Does static make a difference for a const local variable?

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Category:Languages

Imagine the following declaration:

void foo(){     const std::array<int, 80000> arr = {/* a lot of different values*/};     //do stuff } 

And a second one:

void foo(){     static const std::array<int, 80000> arr = {/* a lot of different values*/};     //do stuff } 

What are the possible performance differences between these two if any? And is there any danger associated with any of these solutions?

 


Forget the array for a moment. That muddles two separate issues. You've got answers that address the lifetime and storage issue. I'll address the initialization issue.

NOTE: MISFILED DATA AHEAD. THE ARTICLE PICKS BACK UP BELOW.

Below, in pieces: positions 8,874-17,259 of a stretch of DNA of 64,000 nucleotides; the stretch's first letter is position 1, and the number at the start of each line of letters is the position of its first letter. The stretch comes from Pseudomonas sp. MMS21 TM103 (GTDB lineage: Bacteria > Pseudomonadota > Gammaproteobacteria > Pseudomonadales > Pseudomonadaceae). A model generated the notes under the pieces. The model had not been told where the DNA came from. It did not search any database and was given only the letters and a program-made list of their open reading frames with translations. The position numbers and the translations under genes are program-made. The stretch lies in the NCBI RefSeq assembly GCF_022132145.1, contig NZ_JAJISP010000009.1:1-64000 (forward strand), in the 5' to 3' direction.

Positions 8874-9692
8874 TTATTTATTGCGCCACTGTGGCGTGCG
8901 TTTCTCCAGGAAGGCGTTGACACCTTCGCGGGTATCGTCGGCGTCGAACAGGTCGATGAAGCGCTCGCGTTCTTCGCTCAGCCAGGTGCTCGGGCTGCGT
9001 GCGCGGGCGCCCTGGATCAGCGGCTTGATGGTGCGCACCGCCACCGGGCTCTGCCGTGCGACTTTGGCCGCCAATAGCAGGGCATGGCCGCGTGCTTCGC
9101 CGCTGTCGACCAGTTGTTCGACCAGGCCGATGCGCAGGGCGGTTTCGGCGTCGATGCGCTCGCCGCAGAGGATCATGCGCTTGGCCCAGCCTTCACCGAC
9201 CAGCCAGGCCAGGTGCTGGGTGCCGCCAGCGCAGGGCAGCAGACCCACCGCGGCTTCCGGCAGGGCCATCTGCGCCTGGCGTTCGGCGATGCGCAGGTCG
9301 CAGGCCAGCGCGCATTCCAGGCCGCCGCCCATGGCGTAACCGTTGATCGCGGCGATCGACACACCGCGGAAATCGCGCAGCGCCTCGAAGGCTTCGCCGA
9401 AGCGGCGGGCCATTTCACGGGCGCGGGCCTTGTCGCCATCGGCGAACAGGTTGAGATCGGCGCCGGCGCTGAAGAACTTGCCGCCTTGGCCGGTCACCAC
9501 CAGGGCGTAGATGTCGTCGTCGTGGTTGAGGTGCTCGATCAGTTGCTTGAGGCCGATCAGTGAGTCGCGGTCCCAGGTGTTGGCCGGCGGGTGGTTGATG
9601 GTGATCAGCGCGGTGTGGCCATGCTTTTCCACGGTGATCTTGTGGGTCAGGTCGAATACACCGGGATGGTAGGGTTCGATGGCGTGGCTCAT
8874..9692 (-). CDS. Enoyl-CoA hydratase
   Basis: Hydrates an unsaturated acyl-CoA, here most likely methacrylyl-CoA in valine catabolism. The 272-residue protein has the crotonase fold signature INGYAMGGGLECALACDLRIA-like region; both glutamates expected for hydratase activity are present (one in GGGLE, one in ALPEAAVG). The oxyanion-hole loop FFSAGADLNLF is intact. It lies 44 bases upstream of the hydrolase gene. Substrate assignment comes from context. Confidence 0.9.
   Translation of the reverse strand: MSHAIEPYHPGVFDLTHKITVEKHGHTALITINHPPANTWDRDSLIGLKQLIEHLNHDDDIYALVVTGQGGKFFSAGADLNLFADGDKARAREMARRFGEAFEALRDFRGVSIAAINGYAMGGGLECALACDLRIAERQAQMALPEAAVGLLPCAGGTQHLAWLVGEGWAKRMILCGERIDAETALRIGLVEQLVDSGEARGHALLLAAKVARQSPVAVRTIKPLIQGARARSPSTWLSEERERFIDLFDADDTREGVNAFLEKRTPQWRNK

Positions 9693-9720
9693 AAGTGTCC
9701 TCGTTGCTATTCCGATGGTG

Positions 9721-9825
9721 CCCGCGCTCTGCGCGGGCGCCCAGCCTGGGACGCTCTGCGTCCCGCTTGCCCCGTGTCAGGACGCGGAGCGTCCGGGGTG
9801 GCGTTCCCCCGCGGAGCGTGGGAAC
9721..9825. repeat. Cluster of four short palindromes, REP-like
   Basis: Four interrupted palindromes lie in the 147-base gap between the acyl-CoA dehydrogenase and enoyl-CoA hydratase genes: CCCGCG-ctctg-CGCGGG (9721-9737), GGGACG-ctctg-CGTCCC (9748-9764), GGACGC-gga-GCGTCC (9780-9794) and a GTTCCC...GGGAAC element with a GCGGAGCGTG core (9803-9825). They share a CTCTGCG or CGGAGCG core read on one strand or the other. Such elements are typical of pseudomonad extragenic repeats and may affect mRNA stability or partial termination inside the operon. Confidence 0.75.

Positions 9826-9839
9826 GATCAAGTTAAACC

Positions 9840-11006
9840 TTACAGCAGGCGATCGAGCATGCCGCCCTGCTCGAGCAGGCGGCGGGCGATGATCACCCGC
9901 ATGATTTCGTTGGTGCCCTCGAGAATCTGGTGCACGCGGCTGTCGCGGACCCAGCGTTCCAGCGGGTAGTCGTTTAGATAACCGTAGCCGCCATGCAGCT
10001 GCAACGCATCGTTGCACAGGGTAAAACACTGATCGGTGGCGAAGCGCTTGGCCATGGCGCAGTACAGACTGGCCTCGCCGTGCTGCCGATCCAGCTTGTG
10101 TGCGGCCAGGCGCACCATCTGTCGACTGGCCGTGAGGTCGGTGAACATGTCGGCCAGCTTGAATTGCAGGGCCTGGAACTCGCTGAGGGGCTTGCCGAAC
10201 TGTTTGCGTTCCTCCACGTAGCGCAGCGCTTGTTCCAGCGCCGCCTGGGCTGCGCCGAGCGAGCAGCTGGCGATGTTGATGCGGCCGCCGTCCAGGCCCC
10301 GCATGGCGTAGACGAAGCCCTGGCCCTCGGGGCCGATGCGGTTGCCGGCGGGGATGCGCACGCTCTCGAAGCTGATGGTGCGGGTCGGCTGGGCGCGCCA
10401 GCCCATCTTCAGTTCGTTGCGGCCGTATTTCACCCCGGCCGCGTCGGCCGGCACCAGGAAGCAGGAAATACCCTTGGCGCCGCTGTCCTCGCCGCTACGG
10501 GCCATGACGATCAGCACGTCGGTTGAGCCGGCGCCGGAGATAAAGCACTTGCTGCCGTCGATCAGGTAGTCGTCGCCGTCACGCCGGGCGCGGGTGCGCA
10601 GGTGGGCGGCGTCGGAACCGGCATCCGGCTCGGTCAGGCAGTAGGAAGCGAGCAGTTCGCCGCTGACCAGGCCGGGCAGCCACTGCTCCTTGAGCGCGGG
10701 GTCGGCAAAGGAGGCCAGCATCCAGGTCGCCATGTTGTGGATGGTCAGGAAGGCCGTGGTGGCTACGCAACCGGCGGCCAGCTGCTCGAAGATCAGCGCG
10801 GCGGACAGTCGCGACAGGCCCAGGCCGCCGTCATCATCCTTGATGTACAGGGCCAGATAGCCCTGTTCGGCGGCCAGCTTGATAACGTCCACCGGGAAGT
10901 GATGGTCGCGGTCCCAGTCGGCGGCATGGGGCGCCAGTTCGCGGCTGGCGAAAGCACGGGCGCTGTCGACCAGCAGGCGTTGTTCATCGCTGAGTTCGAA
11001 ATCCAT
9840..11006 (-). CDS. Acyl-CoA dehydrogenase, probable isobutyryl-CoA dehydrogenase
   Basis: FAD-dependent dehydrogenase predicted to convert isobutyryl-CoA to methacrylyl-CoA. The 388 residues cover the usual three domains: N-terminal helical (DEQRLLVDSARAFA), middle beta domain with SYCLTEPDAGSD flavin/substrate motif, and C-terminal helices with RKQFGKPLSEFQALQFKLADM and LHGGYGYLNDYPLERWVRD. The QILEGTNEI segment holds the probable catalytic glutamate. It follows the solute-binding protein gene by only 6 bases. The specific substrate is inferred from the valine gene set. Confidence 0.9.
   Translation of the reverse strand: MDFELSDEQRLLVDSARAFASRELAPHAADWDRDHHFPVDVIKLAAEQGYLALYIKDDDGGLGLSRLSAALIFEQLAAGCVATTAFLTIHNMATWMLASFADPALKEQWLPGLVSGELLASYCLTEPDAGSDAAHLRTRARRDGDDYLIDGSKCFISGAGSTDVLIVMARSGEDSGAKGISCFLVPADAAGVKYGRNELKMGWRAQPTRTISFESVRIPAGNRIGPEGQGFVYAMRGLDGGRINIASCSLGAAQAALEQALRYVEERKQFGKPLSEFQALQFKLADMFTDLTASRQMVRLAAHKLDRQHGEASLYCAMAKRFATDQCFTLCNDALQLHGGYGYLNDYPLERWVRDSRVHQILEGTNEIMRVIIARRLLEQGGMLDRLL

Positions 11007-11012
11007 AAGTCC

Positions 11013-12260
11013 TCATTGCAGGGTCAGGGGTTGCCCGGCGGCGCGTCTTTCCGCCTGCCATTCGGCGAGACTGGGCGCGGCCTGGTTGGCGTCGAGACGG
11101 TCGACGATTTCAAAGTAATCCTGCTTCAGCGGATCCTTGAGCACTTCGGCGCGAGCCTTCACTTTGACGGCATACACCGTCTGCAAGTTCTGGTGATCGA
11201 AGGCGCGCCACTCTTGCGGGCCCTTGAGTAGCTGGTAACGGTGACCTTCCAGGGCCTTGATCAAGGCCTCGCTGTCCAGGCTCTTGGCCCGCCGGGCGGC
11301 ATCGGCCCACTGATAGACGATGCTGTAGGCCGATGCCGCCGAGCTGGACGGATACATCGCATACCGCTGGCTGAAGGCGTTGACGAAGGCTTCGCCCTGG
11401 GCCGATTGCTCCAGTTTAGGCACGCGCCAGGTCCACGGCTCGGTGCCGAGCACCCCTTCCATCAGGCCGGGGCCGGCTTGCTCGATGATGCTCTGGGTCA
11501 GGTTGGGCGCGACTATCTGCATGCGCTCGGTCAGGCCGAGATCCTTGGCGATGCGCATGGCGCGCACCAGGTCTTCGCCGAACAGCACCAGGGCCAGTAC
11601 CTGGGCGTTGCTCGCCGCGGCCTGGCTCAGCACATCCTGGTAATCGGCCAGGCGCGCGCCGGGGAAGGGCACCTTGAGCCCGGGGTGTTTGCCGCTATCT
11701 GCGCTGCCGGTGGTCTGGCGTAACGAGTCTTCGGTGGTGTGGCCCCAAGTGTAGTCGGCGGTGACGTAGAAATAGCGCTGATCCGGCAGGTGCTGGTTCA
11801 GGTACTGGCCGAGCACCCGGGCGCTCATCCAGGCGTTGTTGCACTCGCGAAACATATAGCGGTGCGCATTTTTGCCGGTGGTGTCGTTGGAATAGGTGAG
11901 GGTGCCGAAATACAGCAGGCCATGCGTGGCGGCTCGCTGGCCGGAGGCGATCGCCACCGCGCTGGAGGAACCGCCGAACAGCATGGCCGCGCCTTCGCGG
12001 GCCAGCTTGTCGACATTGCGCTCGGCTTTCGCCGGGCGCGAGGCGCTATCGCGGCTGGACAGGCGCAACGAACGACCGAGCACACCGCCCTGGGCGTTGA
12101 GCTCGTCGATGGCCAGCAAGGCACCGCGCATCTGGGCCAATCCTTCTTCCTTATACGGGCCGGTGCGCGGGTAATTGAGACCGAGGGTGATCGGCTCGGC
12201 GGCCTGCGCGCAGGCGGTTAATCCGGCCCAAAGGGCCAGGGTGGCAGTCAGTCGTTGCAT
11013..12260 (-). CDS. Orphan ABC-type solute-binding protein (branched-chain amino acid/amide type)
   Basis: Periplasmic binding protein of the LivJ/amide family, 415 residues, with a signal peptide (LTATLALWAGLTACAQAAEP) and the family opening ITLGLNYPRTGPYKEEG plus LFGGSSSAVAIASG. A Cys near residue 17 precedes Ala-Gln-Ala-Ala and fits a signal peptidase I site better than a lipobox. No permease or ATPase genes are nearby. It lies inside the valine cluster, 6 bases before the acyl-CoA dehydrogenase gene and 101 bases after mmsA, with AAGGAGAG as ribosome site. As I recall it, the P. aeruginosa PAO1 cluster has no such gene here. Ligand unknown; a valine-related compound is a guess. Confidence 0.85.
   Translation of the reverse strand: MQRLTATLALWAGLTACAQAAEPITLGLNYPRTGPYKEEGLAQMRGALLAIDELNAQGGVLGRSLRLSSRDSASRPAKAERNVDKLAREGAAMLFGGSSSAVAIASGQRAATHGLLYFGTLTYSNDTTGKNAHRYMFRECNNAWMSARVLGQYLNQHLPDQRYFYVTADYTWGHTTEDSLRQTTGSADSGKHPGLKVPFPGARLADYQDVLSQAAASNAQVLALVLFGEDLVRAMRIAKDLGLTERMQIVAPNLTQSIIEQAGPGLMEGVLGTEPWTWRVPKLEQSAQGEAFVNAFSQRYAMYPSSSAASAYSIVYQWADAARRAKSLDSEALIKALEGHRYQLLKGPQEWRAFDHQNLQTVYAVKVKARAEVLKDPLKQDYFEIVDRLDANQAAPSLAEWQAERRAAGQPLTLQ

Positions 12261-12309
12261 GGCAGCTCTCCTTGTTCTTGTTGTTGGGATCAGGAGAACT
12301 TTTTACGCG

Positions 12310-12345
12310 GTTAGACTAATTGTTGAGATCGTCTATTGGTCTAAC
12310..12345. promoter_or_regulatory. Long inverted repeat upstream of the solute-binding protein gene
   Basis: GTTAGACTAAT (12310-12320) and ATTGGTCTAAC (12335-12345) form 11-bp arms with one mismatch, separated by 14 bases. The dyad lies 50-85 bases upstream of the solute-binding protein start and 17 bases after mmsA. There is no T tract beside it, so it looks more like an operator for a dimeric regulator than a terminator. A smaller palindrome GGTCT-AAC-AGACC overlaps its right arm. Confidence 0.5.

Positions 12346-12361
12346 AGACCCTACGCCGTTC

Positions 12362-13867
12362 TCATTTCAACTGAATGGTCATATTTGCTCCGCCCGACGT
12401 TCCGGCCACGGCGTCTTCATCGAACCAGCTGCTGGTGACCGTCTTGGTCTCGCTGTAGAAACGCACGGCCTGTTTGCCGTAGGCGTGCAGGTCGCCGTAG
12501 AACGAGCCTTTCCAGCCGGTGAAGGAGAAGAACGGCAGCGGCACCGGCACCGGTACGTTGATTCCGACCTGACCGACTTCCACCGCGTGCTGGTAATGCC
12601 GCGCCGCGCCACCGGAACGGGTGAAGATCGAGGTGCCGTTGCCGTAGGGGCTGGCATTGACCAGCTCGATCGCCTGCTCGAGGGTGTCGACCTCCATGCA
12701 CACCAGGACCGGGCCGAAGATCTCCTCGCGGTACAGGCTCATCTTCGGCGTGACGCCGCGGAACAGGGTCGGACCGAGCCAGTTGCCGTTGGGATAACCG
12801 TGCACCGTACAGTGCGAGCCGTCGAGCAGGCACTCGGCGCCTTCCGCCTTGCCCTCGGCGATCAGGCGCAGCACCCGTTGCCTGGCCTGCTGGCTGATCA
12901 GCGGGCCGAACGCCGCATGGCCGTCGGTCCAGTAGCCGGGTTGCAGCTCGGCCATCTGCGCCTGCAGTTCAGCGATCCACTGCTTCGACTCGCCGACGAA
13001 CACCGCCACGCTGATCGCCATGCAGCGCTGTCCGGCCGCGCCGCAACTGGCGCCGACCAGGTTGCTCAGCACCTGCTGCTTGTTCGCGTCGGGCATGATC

void f() {     static const int x = get_x();     // do something with x }  void g() {     const int x = get_x();     // do something with x } 

The difference between these two is that the first one will only call get_x() the first time that f() is called; x retains that value through the remainder of the program. The second one will call get_x() each time that g() is called.

That matters if get_x() returns different values on subsequent calls:

int current_x = 0; int get_x() { return current_x++; } 

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